The use of supercapacitor series stacks are growing for many systems used in backup power storage or battery life extension. One of the most critical circuit design goals for such systems is minimizing the steady state DC power dissipation. For that reason, MOSFETs deployed in circuits that balance voltage and leakage current in supercapacitor series-connected stacks of two or more, can be configured to burn zero power.
To grasp the concept of zero power burn in balancing the individual supercapacitor cells, I will describe a circuit with current burn of 0.003 micro amperes (uA), or ~0.1% of 2.80 uA. While this is not absolute zero, the amount of energy used is so minimal that it is virtually zero. Using MOSFETs to balance voltage in supercapacitor cells stacked in a series contrasts to balancing voltage using op amp, which burns quiescent current.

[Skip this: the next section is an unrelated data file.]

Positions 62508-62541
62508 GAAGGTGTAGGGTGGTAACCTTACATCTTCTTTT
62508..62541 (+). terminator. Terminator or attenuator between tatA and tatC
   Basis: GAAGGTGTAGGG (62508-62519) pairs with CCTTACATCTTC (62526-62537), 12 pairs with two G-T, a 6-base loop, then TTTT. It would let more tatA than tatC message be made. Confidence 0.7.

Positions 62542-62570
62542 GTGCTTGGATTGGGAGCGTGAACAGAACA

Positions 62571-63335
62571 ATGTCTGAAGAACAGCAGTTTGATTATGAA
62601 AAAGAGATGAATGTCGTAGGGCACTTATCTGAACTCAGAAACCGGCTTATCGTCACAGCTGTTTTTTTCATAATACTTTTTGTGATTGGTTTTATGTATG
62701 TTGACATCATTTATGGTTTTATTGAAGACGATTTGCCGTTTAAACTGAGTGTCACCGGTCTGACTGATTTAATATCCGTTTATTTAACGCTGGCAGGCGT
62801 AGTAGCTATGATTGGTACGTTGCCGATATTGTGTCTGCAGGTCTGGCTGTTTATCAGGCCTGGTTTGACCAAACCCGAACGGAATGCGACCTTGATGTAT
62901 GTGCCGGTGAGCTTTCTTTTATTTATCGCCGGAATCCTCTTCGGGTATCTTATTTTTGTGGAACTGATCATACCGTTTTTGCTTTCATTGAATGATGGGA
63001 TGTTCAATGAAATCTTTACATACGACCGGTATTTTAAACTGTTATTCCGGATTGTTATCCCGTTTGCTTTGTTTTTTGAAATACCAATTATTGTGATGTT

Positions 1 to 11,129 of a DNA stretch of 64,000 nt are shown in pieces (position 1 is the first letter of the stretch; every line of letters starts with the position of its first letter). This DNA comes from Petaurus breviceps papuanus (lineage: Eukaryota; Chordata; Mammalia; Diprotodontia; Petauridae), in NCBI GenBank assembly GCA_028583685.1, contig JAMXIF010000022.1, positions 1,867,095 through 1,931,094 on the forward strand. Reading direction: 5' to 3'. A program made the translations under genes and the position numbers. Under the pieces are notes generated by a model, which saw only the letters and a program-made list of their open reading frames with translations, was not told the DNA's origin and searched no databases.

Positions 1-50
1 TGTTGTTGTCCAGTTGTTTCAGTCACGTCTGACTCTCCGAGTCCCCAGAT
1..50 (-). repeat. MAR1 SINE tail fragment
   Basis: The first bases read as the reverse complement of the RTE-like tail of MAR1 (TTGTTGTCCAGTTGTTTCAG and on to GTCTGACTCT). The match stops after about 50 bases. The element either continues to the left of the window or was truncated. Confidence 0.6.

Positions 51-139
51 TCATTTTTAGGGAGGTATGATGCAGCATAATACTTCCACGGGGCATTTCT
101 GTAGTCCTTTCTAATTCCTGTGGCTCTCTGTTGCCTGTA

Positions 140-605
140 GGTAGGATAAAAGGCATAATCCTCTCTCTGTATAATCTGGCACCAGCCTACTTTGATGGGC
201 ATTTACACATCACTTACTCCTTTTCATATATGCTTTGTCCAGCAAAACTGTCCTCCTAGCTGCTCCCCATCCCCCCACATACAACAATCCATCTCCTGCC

Supercapacitors are becoming increasingly useful in high-voltage applications as energy storage devices. When an application requires more voltage than a single 2.7-volt cell can provide, supercapacitors are stacked in series of two or more. An essential part of ensuring long operational life for these stacks is to balance each cell to prevent leakage current from causing damage to other cells through over-voltage. For those seeking more information on how this works, I invite you to read our previous submitted article, “ MOSFET-based current balancing cuts power use in supercapacitor stacks ”
There are actually three possible scenarios of zero power burn of balancing circuitry. First, the power dissipated can be near zero, meaning that it is substantially less than a reference power dissipation level.
In this case, l use the highest leakage current within a group of a given make and model of supercapacitor as a benchmark reference power dissipation. The highest leakage current of one of the supercapacitors used is the actual minimum leakage current possible for the entire supercapacitor stack, not including any power used by any